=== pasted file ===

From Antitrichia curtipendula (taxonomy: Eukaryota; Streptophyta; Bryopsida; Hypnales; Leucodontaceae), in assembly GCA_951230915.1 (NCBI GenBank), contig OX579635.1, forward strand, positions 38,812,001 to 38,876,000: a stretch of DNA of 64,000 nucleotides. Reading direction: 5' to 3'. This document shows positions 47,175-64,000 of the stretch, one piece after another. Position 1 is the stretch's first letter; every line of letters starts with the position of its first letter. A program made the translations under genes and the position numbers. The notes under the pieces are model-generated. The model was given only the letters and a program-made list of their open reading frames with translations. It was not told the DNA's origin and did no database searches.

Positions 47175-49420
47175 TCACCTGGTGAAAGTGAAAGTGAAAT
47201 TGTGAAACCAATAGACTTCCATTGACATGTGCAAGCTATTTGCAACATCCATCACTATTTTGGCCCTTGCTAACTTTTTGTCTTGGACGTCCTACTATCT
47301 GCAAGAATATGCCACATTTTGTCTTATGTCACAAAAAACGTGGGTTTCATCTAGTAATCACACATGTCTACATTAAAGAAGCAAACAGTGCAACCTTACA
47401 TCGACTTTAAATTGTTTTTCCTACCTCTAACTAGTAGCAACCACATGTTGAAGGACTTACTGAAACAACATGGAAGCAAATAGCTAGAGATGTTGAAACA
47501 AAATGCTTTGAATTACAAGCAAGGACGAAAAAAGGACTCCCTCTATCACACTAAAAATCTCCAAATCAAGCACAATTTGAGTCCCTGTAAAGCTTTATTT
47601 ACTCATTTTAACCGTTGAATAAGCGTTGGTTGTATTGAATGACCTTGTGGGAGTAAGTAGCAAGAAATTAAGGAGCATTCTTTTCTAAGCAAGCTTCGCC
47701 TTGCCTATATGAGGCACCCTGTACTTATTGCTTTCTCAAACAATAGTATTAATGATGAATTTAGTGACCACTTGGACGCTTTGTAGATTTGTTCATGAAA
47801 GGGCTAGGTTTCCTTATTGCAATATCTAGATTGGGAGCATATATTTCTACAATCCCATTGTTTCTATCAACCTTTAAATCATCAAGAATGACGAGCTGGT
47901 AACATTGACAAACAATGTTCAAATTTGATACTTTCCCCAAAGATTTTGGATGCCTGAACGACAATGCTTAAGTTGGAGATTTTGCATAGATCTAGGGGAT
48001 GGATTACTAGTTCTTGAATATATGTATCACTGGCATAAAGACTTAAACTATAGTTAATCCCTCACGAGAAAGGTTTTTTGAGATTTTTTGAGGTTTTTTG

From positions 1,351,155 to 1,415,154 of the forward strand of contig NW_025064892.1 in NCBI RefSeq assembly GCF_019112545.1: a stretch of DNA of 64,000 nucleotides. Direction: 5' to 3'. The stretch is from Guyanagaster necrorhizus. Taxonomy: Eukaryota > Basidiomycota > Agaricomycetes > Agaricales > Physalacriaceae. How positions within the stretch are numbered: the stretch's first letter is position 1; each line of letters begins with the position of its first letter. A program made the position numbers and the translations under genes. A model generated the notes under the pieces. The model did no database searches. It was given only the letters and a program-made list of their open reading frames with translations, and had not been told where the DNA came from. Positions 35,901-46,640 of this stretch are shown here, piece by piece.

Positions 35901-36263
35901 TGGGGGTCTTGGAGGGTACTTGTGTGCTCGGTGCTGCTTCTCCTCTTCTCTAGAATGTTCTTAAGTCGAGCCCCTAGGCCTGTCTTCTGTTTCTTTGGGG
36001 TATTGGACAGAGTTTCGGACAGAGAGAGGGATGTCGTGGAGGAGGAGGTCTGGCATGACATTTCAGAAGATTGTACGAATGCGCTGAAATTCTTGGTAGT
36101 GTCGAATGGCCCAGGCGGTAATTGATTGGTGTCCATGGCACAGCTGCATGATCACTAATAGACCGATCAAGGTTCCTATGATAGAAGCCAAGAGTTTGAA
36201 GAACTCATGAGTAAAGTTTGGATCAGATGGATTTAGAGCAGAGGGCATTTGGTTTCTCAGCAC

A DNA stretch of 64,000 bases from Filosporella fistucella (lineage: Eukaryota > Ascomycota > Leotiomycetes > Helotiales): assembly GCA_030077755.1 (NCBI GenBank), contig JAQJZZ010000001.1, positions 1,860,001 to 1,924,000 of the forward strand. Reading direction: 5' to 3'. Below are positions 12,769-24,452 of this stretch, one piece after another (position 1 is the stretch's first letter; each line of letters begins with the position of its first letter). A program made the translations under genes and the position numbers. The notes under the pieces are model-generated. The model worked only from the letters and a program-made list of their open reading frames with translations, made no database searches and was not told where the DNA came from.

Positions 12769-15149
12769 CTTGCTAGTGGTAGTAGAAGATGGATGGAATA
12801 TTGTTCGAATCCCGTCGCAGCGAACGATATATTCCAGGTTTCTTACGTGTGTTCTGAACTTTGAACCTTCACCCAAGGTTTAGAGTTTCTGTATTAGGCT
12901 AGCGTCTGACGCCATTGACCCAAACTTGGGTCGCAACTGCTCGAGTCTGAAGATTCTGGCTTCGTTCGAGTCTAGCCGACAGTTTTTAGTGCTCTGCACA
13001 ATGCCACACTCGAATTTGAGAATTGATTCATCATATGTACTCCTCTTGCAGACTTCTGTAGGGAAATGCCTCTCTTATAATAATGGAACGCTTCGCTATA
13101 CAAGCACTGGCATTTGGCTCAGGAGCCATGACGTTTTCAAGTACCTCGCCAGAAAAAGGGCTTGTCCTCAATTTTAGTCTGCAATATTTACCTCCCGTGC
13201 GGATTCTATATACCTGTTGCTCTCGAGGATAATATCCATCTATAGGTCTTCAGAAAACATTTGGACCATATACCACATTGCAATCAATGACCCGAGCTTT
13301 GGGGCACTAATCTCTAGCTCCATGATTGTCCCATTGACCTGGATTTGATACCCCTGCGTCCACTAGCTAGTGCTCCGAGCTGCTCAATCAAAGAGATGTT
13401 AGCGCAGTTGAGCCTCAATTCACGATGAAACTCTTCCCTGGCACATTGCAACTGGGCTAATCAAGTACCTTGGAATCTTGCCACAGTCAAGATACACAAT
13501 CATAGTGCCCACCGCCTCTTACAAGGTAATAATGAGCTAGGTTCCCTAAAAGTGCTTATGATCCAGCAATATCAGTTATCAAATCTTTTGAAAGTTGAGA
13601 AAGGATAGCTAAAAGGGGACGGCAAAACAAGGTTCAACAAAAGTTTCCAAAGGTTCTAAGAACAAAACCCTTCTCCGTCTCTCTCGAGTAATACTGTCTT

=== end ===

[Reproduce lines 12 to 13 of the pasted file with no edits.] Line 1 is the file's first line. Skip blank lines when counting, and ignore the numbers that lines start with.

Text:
48001 GGATTACTAGTTCTTGAATATATGTATCACTGGCATAAAGACTTAAACTATAGTTAATCCCTCACGAGAAAGGTTTTTTGAGATTTTTTGAGGTTTTTTG

From positions 1,351,155 to 1,415,154 of the forward strand of contig NW_025064892.1 in NCBI RefSeq assembly GCF_019112545.1: a stretch of DNA of 64,000 nucleotides. Direction: 5' to 3'. The stretch is from Guyanagaster necrorhizus. Taxonomy: Eukaryota > Basidiomycota > Agaricomycetes > Agaricales > Physalacriaceae. How positions within the stretch are numbered: the stretch's first letter is position 1; each line of letters begins with the position of its first letter. A program made the position numbers and the translations under genes. A model generated the notes under the pieces. The model did no database searches. It was given only the letters and a program-made list of their open reading frames with translations, and had not been told where the DNA came from. Positions 35,901-46,640 of this stretch are shown here, piece by piece.